Bad habits. We all have some. Leaving our muddy shoes on when we walk across a carpet. Letting dishes pile up before washing them. Picking scabs, or picking noses. We have good habits, too, but they always seem to fade into the background while bad habits persist, even when we’re not fully aware of executing them.
We learned these behaviors, through. Nobody emerges from the womb sticking a finger up their nose. Believe it or not, we practiced our bad behaviors even if it was due to sitting around bored in the first grade. What this means, ultimately, is that we need to practice our good habits as well, provided we want to keep them.
There’s a reason I blog every day. Even if I wake up in the morning with no idea as to what is going to be up in this space around lunchtime, I know I’m going to blog. Other than trying to drum up interest in my writing and demonstrate what meager skills I’ve acquired for telling stories, as well as pointing out how others are doing it at least once a week, I maintain this schedule for the simple reason I told myself I should.
The fact of the matter is that everybody burns out from time to time. Everybody gets smacked upside the head with the notion that too much has been done lately. The gas tank runs dry, the batteries lose their charge, you’ve given away your last spoon – pick your metaphor. Eventually the energy will return but in the meantime, the temptation is to avoid doing that which drove you to lethargy in the first place.
For a writer, that means avoiding writing. I know a few writers who sometimes would definitely rather not write. They get tired of struggling with their plot points, the blood of their darlings is clogging the drains and as much as rejections show they’re working their asses off to get somewhere with naught but a pen and a dream, rejection still sucks. Video games, movies, walks in the park, hookers and blow – none of these things require the burning of lean tissue chunks or 100% commitment.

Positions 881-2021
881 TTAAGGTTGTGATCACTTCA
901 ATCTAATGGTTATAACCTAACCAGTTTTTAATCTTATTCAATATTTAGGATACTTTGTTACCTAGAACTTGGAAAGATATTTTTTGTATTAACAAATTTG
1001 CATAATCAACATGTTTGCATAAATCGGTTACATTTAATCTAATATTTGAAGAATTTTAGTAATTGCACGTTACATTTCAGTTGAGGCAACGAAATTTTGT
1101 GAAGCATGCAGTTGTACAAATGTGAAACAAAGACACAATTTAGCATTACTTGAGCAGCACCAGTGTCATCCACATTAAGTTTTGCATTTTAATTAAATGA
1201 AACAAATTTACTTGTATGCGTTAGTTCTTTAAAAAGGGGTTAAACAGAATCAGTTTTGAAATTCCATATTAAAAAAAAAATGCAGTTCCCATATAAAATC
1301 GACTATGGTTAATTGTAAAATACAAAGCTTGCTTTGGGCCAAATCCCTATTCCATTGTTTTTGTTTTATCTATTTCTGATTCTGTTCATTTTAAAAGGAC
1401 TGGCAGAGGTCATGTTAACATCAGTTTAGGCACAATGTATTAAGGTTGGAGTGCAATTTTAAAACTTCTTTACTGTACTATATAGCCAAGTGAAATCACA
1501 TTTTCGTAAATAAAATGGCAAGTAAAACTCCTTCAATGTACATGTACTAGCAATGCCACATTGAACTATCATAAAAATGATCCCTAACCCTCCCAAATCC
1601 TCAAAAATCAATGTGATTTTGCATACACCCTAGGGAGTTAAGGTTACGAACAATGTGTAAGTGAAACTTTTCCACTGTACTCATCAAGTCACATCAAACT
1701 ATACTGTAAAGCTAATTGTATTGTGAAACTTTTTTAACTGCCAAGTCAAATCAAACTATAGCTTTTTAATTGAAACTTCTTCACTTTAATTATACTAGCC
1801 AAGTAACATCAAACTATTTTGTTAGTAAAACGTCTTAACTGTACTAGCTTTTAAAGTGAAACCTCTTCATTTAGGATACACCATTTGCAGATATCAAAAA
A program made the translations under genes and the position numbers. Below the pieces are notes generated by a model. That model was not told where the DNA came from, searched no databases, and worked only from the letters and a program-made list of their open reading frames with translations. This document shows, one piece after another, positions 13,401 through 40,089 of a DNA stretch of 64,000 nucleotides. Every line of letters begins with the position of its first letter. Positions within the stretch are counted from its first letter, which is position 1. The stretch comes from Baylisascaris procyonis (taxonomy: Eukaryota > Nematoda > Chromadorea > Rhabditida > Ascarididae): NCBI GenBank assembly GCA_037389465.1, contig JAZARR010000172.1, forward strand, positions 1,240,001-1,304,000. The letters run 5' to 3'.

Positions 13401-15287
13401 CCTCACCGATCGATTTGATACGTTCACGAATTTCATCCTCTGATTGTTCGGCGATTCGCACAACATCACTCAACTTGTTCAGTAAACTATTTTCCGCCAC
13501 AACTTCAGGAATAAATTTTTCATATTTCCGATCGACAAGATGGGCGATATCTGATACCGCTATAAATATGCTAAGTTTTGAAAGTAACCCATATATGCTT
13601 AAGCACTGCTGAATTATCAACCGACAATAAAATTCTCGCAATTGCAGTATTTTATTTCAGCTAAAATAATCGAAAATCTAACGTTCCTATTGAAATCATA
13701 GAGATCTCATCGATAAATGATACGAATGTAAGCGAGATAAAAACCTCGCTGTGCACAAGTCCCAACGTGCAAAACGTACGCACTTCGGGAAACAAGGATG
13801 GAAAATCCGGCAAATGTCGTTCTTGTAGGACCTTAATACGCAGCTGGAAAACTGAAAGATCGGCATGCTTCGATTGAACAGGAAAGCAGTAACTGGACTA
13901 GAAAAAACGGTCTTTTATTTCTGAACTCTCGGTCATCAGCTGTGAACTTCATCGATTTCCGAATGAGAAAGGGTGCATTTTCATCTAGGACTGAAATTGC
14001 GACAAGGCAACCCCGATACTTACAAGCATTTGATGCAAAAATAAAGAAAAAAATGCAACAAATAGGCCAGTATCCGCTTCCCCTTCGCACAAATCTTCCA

Yet that commitment still exists. Or at least it should, in my opinion. Even in small ways, a writer should always be writing. Musicians practice day in and day out to get better. Professional fighters beat the crap out of inanimate objects, hopefully in a gym setting. Programmers lift the hood on their favorite games and websites to uncover new techniques and practice those things themselves. Writing’s no different.
You have to commit to making it a habit.
If you can get into a habit of writing, even if it’s just a pithy blog post like this one, you’re staying in the practice of writing. The skills you’ve built aren’t getting worn down by time and neglect. Then, when the tides of inspiration wash back in or you get that surge of energy you need to push through whatever obstacle was keeping you from finishing that paragraph, that chapter, that scene, that story, your skills are right there, more of an unconscious intellectual muscle memory than a conscious procedural chore. You can let the words flow. You can put letters onto the page. Even if, upon reflection, they aren’t the best words for the situation, they’re there, you put them there, and they’re fewer words you have to conquer to get where you want to go.
Moreover, the more you edit your work, rearranging words for better structure, trimming fat and streamlining flow, the more future writing will fit the sort of mold that editors and audiences are looking for. The more you reach for Strunk & White, the more their lessons will stick in your head. It’ll be conscious, at first, but the more one practices a behavior, the more instinctual it becomes, even if it’s a bad one.
Practice your good habits. Commit to making them unconscious. And let the words flow. Even if it’s just into a blog.
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